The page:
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The binary black hole merger rate of the Universe: comparison of our
predictions with the LIGO observational results.

Download a PDF of the plot (right click and save)

The right panel shows the range of BH-BH coalescence rates (9-240 Gpc^{-3} yr^{-1})
consistent with LIGO. For comparison, we also
show the predictions using our four evolutionary models M1 (standard physics),
M2 (easy common envelope), M3 (high black hole natal kicks), and M4 (moderate
black hole natal kicks). Note that models M2 and M3 are already excluded by
LIGO observations. Our standard model M1 (220 Gpc^{-3} yr^{-1}) and model with
moderate BH kicks M4 (11.3 Gpc^{-3} yr^{-1}) are within the LIGO estimate. For more
details on the models see
"The first gravitational-wave
source from the isolated evolution of two 40-100 Msun stars", Nature, June 23, 2016.

In the left panel we show merger rate density as a function of the total
mass of the binary. The blue markers represent the LIGO detections of binary
black holes in O1. Because of degeneracies
that impair LIGO's ability to tightly constrain the source distance and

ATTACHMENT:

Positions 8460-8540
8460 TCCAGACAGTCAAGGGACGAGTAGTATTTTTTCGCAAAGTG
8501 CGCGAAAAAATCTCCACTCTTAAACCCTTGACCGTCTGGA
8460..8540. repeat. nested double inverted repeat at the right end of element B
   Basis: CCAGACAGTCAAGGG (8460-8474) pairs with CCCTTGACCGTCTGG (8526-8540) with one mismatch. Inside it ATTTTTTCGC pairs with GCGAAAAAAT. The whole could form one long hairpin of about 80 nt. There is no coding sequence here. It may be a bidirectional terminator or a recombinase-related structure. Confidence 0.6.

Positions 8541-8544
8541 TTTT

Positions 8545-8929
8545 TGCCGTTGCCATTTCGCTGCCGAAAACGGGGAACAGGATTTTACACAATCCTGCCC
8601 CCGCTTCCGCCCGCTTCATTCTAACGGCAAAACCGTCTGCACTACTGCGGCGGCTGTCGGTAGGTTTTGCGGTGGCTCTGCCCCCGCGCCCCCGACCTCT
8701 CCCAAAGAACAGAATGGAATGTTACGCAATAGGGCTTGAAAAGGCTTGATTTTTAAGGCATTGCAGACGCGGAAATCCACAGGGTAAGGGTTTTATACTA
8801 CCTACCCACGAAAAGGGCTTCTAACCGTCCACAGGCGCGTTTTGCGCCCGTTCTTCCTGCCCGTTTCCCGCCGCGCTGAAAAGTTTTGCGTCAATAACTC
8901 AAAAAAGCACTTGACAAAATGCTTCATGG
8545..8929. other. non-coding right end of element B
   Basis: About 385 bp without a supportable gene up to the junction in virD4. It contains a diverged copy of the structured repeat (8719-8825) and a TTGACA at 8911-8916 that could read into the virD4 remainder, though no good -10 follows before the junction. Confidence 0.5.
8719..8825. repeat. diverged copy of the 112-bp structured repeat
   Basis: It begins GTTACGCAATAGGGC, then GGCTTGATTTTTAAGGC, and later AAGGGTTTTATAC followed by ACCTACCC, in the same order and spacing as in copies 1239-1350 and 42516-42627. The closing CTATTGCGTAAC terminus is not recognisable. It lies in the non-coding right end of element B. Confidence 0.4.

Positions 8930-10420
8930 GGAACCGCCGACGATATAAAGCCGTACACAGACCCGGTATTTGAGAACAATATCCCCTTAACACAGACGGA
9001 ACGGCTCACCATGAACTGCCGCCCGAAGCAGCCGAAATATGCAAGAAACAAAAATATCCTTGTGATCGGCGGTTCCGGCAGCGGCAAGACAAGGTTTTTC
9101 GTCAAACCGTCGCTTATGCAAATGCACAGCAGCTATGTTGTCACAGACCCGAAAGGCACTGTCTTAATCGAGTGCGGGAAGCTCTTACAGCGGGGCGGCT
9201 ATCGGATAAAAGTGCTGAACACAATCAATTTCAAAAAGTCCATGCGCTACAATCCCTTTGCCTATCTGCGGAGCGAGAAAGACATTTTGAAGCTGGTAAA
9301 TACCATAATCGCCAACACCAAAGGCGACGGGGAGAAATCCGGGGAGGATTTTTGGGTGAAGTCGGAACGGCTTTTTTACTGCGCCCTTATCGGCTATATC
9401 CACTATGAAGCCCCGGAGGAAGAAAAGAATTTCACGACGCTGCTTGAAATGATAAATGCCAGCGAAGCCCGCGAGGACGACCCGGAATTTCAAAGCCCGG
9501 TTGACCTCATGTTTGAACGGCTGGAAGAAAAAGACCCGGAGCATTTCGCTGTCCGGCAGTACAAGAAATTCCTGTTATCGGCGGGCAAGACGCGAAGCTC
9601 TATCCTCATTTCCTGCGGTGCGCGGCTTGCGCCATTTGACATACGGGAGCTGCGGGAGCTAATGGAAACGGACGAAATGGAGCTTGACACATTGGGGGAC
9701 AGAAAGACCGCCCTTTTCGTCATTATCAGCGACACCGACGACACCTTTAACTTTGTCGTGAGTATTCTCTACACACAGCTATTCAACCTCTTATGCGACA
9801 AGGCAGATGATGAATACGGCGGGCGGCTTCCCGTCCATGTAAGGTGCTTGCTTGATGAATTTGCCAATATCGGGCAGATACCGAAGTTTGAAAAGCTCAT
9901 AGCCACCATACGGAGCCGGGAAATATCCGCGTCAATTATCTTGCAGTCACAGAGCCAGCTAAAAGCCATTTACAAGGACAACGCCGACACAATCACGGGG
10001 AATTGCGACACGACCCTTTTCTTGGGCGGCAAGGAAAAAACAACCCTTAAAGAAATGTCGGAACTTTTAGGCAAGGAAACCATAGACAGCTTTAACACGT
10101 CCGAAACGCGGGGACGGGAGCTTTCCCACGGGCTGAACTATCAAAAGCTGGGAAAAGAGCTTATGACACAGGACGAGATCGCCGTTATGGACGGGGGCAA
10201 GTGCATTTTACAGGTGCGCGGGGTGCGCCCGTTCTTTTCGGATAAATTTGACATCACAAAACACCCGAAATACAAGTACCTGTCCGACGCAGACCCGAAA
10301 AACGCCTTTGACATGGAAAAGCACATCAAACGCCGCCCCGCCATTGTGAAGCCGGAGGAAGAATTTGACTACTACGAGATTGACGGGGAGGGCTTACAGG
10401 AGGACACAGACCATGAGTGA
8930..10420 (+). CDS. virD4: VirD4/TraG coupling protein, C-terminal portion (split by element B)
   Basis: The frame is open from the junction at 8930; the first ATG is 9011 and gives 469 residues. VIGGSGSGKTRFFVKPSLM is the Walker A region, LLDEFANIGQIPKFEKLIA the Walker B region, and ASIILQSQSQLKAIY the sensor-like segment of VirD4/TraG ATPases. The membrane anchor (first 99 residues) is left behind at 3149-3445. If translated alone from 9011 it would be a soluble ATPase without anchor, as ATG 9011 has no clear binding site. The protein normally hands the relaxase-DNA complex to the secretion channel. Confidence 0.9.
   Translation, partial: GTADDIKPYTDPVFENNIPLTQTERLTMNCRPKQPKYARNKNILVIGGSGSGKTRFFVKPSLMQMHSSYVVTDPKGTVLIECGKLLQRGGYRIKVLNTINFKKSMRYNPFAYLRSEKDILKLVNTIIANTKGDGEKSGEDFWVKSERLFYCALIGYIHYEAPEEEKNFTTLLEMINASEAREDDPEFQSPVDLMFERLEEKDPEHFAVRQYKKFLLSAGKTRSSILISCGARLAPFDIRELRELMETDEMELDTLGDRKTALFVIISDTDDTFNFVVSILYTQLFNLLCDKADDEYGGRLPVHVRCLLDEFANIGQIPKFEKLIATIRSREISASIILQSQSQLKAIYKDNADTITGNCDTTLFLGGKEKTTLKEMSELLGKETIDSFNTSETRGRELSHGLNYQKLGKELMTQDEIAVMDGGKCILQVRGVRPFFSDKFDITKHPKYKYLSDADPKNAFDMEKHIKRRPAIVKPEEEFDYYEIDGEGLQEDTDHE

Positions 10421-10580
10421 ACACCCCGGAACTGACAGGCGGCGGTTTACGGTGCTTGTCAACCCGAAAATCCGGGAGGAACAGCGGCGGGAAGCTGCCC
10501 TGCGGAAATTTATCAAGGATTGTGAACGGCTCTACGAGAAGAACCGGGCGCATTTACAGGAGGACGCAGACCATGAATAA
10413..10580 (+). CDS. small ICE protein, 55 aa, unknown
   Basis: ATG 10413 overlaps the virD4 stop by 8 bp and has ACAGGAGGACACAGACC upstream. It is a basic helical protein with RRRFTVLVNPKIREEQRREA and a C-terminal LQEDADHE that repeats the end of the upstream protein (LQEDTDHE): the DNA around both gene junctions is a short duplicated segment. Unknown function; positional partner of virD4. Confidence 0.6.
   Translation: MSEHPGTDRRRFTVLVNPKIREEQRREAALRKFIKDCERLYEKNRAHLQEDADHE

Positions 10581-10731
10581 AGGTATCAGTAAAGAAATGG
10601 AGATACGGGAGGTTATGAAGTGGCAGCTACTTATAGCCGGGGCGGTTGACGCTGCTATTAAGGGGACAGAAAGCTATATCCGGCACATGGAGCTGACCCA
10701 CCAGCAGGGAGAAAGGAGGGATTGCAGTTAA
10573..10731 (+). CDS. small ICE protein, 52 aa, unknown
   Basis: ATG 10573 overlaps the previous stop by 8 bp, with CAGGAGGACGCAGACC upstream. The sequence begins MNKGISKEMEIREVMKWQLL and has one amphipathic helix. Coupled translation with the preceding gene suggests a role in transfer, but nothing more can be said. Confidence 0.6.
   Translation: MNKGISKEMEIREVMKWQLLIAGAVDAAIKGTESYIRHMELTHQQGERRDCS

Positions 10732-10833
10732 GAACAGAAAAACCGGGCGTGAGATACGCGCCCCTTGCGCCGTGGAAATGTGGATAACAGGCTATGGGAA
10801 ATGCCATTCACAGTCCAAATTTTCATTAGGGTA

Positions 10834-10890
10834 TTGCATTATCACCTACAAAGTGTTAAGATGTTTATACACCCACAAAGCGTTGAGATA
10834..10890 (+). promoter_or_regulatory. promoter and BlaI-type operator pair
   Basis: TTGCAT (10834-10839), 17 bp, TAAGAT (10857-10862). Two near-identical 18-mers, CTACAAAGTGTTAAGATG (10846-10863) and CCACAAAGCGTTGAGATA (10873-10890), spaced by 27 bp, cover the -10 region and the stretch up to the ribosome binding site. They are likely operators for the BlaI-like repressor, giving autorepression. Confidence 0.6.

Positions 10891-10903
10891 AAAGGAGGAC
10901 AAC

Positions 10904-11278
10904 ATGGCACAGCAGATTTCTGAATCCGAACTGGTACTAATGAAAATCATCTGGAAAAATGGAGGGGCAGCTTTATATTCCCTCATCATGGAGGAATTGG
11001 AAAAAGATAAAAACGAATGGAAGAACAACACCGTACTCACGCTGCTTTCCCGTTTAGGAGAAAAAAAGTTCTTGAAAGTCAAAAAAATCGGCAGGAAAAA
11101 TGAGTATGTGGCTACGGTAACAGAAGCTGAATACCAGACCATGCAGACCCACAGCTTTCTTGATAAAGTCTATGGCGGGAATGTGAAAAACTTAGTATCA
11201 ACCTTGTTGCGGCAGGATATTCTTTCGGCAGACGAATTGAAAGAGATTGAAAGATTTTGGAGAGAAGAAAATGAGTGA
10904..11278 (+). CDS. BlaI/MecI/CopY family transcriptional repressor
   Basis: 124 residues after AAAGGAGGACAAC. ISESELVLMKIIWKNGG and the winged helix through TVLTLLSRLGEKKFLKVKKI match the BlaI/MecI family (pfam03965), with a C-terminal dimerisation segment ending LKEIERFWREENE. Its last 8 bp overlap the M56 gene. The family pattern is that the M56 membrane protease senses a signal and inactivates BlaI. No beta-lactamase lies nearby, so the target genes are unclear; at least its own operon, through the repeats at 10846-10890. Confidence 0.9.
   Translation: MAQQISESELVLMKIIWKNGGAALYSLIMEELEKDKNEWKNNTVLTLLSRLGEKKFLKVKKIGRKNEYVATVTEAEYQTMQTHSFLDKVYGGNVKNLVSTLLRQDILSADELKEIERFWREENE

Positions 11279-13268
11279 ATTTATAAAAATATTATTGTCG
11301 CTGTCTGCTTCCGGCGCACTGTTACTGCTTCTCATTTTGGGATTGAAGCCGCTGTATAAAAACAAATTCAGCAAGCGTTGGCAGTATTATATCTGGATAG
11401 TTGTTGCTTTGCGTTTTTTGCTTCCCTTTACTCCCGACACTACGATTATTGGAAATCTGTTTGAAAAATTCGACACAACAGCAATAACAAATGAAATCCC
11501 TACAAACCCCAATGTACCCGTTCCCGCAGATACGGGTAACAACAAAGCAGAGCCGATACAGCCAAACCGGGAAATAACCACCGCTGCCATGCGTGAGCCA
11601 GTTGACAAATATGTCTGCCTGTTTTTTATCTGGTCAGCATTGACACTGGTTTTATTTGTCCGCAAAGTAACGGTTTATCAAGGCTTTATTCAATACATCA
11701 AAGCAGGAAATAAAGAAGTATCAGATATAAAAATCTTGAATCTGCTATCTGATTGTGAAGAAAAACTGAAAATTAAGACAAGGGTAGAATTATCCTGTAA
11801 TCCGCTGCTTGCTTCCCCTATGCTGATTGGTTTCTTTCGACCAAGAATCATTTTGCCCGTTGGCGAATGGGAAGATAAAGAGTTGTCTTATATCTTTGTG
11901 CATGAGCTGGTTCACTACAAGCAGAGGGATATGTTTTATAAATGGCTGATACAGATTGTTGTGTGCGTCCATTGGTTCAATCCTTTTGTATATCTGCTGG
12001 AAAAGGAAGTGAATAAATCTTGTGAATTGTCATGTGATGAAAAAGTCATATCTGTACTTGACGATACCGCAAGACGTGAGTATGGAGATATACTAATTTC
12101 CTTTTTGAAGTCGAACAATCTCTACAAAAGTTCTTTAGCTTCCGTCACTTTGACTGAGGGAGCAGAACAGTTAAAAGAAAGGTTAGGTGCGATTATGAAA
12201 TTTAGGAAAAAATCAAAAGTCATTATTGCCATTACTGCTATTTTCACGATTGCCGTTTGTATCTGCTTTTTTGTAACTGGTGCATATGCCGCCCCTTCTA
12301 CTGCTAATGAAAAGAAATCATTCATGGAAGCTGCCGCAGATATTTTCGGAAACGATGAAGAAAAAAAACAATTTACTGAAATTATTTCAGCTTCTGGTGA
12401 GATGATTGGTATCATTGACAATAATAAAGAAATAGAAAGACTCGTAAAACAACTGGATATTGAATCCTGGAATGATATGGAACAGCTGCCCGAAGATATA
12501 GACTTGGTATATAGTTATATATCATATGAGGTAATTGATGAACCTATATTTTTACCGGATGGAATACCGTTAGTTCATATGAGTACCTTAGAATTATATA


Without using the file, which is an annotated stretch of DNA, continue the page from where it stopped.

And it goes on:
hence redshift, we report (on the horizontal axis) an observationally
well-constrained quantity: the apparent (redshifted) mass. For comparison,
the solid red line shows how binary black holes in different redshifted mass
intervals contribute to the overall merger rate for M1. Finally, for a
sense of scale, the solid blue line characterizes the mass-dependent
sensitivity of LIGO to binaries of different redshifted mass during the O1
observations. The detections are expected in the total mass range of
20--80 Msun, where our model (red line) approaches LIGO sensitivity (blue
line).

This figure shows that the three BH-BH merger events detected by LIGO are
consistent with our predictions for the O1 rate as well as our prediction
for the O1 detected mass distribution.

Projection of our models into the future implies BH-BH detection rate of
90-1700 yr^{-1} (models M4-M1) for the design sensitivity of advanced LIGO
(2019-2020). Taking into account the current LIGO duty cycle of 30 percent
(two detectors operating at the same time) this translates to detection of
about 30-500 BH-BH mergers per year.

This website will be kept updated with new models and observations as they
appear.